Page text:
It is valid to generate proposals that cite the preservation of research data as an objective, either in the context of an active case study or as part of the enhancing capability work. It should be noted, however, that the Digital Curation Centre (DCC – http://www.dcc.ac.uk/) is specifically mandated to provide advice and guidance and support institutions to manage and exploit the value of research data so careful attention should be made in the proposal to acknowledging their presence in this area and to all of the resources and tools, and indeed the capability, that is already available.
Are there any other particular organisations or outputs that we should consider in terms of building the project team and plan?
Some organisations providing preservation support and advice are mentioned in the briefing paper and it might well be appropriate to have discussions with one or more of these bodies when considering the shape and structure of the team – particularly with reference to the Support and Enabling Project. Some indication in the proposals of familiarity with some of the existing tools and resources pertaining to preservation would be helpful and reassuring. The websites of the abovementioned organisations – as well as the JISC site – contain references to a diverse set of helpful resources.
Is the support project dependent on particular partners, for example some of those named in the briefing document, for example ULCC, UKOLN and DCC?
It is not ‘dependent’ on the formal participation of any particular organisation. One of the reasons that this work was issued as a call rather than being directly commissioned is that JISC wanted to see if imaginative and novel partnerships might emerge that could effectively address the work required. That said, the organisations referenced would all be suitable partners to undertake the work but the list is meant to be helpful rather than prescriptive. Proposals will be judged according to their likely ability to fulfill the objectives of the work. There is no a priori presumption that any specific type of partnership or consortium is most likely to succeed.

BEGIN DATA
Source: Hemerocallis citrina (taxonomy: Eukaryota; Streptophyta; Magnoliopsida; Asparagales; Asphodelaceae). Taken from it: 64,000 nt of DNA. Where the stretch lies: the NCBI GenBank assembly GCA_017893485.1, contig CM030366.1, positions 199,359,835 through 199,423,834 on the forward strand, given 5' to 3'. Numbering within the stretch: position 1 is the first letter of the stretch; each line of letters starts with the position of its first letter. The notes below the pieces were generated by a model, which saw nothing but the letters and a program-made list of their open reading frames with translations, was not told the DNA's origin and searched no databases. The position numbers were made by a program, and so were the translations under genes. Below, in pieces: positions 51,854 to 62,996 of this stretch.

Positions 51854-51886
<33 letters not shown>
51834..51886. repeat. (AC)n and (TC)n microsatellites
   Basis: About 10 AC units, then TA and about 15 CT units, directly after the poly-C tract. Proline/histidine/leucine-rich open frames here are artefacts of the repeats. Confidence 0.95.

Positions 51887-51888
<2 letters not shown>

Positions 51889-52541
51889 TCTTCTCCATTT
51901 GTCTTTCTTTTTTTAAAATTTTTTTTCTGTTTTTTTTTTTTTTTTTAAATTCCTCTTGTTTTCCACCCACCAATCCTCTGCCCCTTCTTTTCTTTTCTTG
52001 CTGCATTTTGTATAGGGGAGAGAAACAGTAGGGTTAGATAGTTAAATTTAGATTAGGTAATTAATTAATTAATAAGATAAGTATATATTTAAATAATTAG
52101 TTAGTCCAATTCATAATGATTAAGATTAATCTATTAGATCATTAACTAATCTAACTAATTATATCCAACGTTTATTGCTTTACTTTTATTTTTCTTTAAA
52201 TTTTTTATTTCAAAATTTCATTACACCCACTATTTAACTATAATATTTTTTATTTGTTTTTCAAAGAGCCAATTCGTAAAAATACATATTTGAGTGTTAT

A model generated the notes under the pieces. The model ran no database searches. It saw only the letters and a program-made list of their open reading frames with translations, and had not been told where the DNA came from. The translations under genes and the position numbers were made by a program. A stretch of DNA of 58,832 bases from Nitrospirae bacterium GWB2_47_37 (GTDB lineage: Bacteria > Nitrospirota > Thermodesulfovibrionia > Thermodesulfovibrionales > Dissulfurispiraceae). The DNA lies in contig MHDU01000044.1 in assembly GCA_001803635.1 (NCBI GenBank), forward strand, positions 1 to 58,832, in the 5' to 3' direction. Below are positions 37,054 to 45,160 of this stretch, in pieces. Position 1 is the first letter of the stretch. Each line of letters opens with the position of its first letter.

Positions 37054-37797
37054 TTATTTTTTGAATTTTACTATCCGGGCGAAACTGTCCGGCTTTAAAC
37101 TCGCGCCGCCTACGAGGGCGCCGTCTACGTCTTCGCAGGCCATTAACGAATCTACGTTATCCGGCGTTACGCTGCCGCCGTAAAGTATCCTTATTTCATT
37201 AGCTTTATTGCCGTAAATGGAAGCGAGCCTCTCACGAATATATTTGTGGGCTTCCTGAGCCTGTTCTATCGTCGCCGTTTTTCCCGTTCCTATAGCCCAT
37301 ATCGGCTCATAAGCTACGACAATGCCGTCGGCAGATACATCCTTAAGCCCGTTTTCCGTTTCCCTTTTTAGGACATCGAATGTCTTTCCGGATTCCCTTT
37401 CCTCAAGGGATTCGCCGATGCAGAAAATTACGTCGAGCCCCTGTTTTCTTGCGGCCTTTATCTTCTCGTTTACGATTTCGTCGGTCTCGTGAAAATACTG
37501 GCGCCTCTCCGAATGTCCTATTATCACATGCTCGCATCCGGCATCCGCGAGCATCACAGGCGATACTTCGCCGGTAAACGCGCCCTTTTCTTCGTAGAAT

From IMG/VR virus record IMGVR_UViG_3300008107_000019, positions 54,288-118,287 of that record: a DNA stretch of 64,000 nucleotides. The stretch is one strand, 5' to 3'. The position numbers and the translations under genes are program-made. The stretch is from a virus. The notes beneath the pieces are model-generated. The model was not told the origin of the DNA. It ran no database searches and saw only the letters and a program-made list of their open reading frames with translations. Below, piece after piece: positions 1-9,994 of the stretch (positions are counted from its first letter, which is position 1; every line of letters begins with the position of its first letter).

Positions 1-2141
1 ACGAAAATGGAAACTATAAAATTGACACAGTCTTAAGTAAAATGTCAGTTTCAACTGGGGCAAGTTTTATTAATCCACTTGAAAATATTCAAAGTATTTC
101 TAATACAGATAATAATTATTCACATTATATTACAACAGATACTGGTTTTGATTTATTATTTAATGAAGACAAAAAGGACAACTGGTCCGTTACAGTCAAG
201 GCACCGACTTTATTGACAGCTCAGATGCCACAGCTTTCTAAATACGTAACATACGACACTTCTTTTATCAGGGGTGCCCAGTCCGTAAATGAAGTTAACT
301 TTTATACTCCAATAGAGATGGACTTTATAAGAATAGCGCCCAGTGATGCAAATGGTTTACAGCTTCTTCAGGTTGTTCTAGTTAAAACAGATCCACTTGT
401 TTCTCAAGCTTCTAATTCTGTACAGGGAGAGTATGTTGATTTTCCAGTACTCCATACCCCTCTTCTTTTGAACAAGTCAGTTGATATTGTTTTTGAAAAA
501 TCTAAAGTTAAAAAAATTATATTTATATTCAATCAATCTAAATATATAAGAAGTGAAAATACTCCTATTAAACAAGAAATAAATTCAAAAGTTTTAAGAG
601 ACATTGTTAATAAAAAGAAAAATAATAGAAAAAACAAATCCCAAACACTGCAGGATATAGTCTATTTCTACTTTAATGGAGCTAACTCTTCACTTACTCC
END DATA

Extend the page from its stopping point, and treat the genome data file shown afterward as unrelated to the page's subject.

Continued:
What’s the relationship between the m-library community support project (strand C) and the projects in strands A and B?
The primary focus of the community support project is to review and synthesise existing research around user requirements and use of mobile devices within a library context. The project should build a body of evidence and practice around the notion of libraries and the provision of services and content to mobile devices, as well as provide evidence-based guidance to libraries how are developing mobile services. While the project is about supporting a wider community of practice, it will also draw upon the case studies developed as part of projects in strands A and B to help enrich its evidence base and provide concrete examples of m-library implementation. The support project should therefore consider how it might want to interact with the projects in the other strands, potentially through both face-to-face events as well as reviewing and incorporating their reports and ongoing progress posts.
Will any of the JISC services or data centres be required partners for the strand C support project?
No, there are no requirements for partnering with JISC services or data centres in strand C. Both Mimas and Edina are helping create a JISC mobile infrastructure, and have mobile at the heart of much of what they currently do and provide to the sector. Therefore it is expected that these services in particular would be consulted as part of the project work. The support project will need to consider the sustainability of its resources and web presence, and a JISC service may provide a potential avenue for this.
Are partnerships/collaborations essential for the mobile content projects in strand A?
No, projects in strand A (mobile content) are not required to have partners. However, JISC would welcome partnerships between content providers and libraries, and hopes that some of the funded bids will provide a partnership aspect.
Does the content forming the basis of projects in strand A have to be publisher content?
No, it is acceptable for ‘internal’ content to be used as part of strand A projects. This might constitute digitised content that the library owns, or wider institutional content such as OERs. What is important is that there is a clear user need for having this content discoverable and accessible via mobile devices.
Can proposals for the m-library innovation strand B projects include an m-learning focus?
The focus for strand B projects (m-library innovation) is on library services and systems. While there may be an inevitable overlap between the library and learning spheres, the proposals for strand B should clearly relate to the role and purpose of the library, rather than a more pedagogical role. However, as this strand is clearly about reconceptualising and innovating around library services, it is quite possible that a proposal could incorporate a pedagogical aspect into its vision for a mobile library service.
Research information management:
Nothing to add to the call text at the moment.